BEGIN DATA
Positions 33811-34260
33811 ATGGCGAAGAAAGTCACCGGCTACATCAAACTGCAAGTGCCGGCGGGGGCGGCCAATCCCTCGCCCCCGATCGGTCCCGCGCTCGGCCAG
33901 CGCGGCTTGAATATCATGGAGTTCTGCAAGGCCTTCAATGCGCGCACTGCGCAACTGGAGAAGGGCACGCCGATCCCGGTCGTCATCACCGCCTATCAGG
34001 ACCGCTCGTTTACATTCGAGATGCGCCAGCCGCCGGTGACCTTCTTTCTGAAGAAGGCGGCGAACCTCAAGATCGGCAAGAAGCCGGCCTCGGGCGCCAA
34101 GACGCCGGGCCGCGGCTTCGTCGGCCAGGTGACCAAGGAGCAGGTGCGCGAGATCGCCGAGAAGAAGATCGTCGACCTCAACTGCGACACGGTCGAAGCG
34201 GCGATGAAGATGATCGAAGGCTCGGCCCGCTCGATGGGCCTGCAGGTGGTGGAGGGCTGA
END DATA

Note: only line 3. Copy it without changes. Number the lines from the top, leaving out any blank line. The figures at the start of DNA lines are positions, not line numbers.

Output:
33901 CGCGGCTTGAATATCATGGAGTTCTGCAAGGCCTTCAATGCGCGCACTGCGCAACTGGAGAAGGGCACGCCGATCCCGGTCGTCATCACCGCCTATCAGG